One of Rhode Island’s most powerful Democrats doesn’t believe that “white privilege” exists. In a recent interview with the Providence Journal, Nicholas Mattiello, the state’s speaker of the House, said that that racial disparities are simply due to African-Americans’ and other minority groups’ failure to “take advantage” of the opportunities available to them.
Mattiello was invited to discuss racial issues with a panel from The Providence Journal, which is producing an extensive series on race in Rhode Island. He told the panel that, before he was asked that question, he had never thought of the phrase “white privilege.”
On social media, some observers noted that Mattiello’s ability to avoid thinking about racial issues was, itself, evidence of white privilege.
— Maryellen Butke (@Mebutke) November 1, 2015
Mattiello was responding to an op-ed previously published in The Providence Journal by David R. Carlin, the former Democratic Senate Majority Leader, which argued that racial disparities were the result of “appallingly dysfunctional subculture that is pervasive among the black lower classes.”
This subculture fosters attitudes that lead to astronomical rates of out-of-wedlock births, millions of fathers who give little or no support to their children, high rates of crime and violence, high levels of drug abuse, a poor work ethic and very poor academic achievement. Unless this subculture is eradicated, we may expect that great numbers of blacks will live in misery.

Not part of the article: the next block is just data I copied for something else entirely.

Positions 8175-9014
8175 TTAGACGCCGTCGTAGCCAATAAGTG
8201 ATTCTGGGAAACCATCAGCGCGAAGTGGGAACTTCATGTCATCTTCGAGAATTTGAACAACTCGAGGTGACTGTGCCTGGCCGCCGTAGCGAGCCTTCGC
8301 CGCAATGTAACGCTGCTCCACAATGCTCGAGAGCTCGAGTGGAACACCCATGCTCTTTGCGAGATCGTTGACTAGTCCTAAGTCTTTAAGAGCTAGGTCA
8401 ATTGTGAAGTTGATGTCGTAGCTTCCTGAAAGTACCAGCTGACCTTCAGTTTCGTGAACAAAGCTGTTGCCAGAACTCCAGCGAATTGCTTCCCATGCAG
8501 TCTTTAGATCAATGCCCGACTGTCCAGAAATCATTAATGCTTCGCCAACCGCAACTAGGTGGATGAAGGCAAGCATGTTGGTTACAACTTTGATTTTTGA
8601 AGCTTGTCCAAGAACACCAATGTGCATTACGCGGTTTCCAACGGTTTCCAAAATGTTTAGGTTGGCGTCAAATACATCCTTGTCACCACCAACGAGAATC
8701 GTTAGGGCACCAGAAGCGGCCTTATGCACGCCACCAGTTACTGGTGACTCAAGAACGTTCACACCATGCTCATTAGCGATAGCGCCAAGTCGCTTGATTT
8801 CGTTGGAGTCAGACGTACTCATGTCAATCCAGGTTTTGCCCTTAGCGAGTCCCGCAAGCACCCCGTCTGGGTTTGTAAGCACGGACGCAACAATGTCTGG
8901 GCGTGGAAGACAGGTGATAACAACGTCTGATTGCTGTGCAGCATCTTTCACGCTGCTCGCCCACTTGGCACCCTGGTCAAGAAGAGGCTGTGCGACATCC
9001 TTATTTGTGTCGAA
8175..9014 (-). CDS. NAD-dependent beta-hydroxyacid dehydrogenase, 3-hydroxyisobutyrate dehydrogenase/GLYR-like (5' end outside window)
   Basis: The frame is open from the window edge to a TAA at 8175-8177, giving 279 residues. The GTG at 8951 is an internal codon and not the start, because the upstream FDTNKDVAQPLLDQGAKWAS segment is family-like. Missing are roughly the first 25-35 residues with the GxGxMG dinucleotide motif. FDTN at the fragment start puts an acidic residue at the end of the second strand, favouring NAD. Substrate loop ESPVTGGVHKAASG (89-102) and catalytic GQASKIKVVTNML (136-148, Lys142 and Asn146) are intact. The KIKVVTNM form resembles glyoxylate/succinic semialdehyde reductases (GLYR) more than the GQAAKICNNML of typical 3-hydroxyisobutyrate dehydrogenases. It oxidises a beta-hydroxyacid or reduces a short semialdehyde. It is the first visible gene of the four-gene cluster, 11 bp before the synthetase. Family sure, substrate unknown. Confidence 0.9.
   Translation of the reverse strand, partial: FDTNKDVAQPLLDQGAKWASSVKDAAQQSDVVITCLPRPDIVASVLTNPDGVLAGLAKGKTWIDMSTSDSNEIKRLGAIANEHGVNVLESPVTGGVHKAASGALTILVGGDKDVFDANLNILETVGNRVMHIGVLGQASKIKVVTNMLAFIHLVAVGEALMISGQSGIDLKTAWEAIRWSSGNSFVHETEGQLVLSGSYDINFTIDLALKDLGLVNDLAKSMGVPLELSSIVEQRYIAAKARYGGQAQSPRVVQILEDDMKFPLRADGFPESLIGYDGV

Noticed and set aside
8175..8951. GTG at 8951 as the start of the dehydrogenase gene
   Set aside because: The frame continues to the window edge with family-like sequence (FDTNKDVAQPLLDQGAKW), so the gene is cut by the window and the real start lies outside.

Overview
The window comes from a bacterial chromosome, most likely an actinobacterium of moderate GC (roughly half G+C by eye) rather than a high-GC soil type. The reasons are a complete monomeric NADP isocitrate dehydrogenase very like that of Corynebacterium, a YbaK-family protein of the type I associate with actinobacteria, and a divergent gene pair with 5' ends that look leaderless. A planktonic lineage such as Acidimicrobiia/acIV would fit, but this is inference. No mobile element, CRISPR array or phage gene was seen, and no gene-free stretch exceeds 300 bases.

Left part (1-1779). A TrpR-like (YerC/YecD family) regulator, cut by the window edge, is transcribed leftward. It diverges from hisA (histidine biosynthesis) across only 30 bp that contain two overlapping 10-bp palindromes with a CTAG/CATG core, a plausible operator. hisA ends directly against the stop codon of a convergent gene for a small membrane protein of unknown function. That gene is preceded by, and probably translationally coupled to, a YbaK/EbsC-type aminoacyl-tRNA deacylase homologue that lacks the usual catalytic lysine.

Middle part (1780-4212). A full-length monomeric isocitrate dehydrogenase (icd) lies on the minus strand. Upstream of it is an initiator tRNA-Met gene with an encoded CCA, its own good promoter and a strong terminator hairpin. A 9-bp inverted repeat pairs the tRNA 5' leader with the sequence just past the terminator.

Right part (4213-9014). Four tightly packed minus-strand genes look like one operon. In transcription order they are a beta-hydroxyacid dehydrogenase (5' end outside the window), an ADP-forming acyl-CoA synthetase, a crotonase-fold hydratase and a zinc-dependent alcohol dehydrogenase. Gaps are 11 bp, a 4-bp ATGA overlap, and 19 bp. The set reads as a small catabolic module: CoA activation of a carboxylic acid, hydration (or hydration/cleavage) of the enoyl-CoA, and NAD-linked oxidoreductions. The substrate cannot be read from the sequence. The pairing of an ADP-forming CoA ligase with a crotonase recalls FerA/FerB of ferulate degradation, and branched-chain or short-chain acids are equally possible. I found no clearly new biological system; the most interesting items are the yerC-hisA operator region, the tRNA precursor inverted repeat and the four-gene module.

Mattiello said he wasn’t sure about the phrase “subculture,” but seemed to agree with the overall point — namely, that “white privilege” doesn’t exist and that there is a “breakdown” within minority communities that explains racial disparities.
“You have to find ways to get the community to access and to take advantage of [opportunity]. Some people do, but not enough do. And there’s a reason why they don’t, and that’s something that I quite frankly don’t understand, and I need help with that,” Mattiello said.
Mattiello said that education was “the great equalizer” but dismissed criticisms that Rhode Island schools were effectively segregated. “I would say that it’s not segregated, it’s just that it reflects the population that it serves… I don’t know that you start busing people and so forth.”
“I don’t see racism because that’s not how I live my life… But I’ve never seen it because it’s not the way I live. And I’ve never been the victim of it,” Mattiello added.
Mattiello supported voter ID legislation in Rhode Island, a policy that restricts access to the polls and disproportionately affects minority voters.
His primary accomplishments are reducing the corporate tax and estate tax in Rhode Island. He also opposes abortion and has an A+ rating from the NRA.